Gaayathri Sukantha Murugan, I Year B.V.A
Image: Ram, with his parents
June is celebrated worldwide as LGBT (Lesbian, Gay, Bisexual, Transgender) Pride month, in order to commemorate the Stonewall riots which were a series of violent demonstrations by the LGBT community against a police raid in 1969 at Stonewall Inn, a gay bar in New York City.
This was seen as the most important event for gay liberation movements, and the fight for LGBT rights.
The Chennai Rainbow Pride Parade is a Pride march that has been happening since 2009, that celebrates the LGBT community. This year, the Pride march in Chennai, organized by the Tamil Nadu Rainbow Coalition, took place on June 25th. It began from Rajarathinam Stadium, Egmore, from where we marched to Langs Garden Road, where a stage had been set up at the end of the march.
Apart from shouting slogans about how there’s nothing wrong with belonging to the community, that we need more support, and that we could gather more people if needed in order to decriminalise Article 377, there were also people who had written about what it means to be a part of the LGBT community.
Everyone was dressed colourfully and there was a lot of cheering and festivity. Some held small Pride flags, and others held up posters, banners and slogans. People of different genders and sexual identities were present at the Parade.
Being the first Pride that I attended, it was wonderful. I never expected so many people to be there. There was a small part of me that was afraid that something bad might happen, but the whole event went smoothly. Some of them shared their experiences and Sarvesh said, “I was fascinated to see people dancing, singing and getting their faces painted. It was like a carnival, and it should have been a normal thing. ‘Meet more people. Stay happy and carefree. Be colourful.’ If only it gets across to the ears that matter.”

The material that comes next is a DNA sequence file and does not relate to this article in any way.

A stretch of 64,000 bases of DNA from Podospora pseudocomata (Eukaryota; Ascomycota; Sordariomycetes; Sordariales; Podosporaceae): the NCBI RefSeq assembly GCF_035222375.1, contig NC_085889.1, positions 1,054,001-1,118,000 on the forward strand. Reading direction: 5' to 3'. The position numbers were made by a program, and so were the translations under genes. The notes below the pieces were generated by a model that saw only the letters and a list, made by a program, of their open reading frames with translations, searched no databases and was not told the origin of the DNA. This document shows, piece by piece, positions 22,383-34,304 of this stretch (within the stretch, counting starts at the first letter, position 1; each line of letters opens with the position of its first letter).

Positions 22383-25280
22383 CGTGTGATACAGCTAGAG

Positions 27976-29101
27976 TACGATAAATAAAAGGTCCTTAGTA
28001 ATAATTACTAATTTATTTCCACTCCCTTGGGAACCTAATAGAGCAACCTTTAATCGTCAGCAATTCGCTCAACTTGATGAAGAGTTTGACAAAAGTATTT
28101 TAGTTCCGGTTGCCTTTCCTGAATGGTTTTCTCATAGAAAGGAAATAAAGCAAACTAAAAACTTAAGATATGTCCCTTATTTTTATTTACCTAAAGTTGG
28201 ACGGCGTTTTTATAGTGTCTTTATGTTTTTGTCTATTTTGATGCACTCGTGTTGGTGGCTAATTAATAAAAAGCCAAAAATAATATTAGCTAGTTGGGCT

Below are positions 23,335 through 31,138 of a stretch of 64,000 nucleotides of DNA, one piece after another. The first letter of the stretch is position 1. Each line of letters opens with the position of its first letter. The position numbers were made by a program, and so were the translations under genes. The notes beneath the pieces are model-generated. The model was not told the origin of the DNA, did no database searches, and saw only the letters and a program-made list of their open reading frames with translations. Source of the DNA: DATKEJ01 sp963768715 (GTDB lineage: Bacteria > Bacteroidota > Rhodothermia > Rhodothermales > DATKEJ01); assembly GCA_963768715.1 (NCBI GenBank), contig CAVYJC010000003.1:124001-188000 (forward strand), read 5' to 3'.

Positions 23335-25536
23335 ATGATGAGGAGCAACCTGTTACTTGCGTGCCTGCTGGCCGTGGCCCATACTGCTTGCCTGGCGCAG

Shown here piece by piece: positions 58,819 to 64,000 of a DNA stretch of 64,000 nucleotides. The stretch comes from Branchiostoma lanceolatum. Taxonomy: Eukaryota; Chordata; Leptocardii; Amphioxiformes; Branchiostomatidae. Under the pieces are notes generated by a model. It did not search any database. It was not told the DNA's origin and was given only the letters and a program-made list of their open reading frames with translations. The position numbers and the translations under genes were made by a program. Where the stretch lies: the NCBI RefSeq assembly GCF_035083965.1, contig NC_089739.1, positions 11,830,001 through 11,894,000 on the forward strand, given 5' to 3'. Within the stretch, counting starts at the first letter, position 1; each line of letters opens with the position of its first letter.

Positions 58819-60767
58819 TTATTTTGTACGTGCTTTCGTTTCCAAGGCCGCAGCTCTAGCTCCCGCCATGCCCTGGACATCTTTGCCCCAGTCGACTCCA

Ram, another participant, spoke vividly of his mother being the first person to tell him that he was gay, and was draped in his mother’s saree. “This was the first and only Pride walk that I’ve marched with my parents. My dad was there, supporting me, and I was carrying my mom’s picture in her honor. Last year, there were very few people who turned up. So it was good to see about 300 people turning up for the Pride.”
The vibe, the large turnout and the “feeling of togetherness”, while also staying true to their individuality was what made it truly memorable. As people walked around with badges saying, ‘I don’t even think straight’ with rainbows, the air was filled with excitement.
Aruna, a supporter, was taken aback by the love and acceptance as she said, “It was great to see that Indian LGBT+ people actually exist, especially when a large part of society acts like they’re invisible.”
The sense of inclusivity towards the LGBTQ+ spectrum was indicative of the distance covered, and a reminder of the miles still left. “The fact that I, a 16 year old girl, could march among hundreds of people who were spilling onto the streets, without fear, says a lot about one of the most stigmatised and ostracised communities of the society,” says Smrithi, another supporter.
All these voices, amongst many more, were heard in this year’s Pride Parade, and this sense of acceptance should be enough to make us “break the status quo”, love and live as we wish, and most importantly, be proud of it.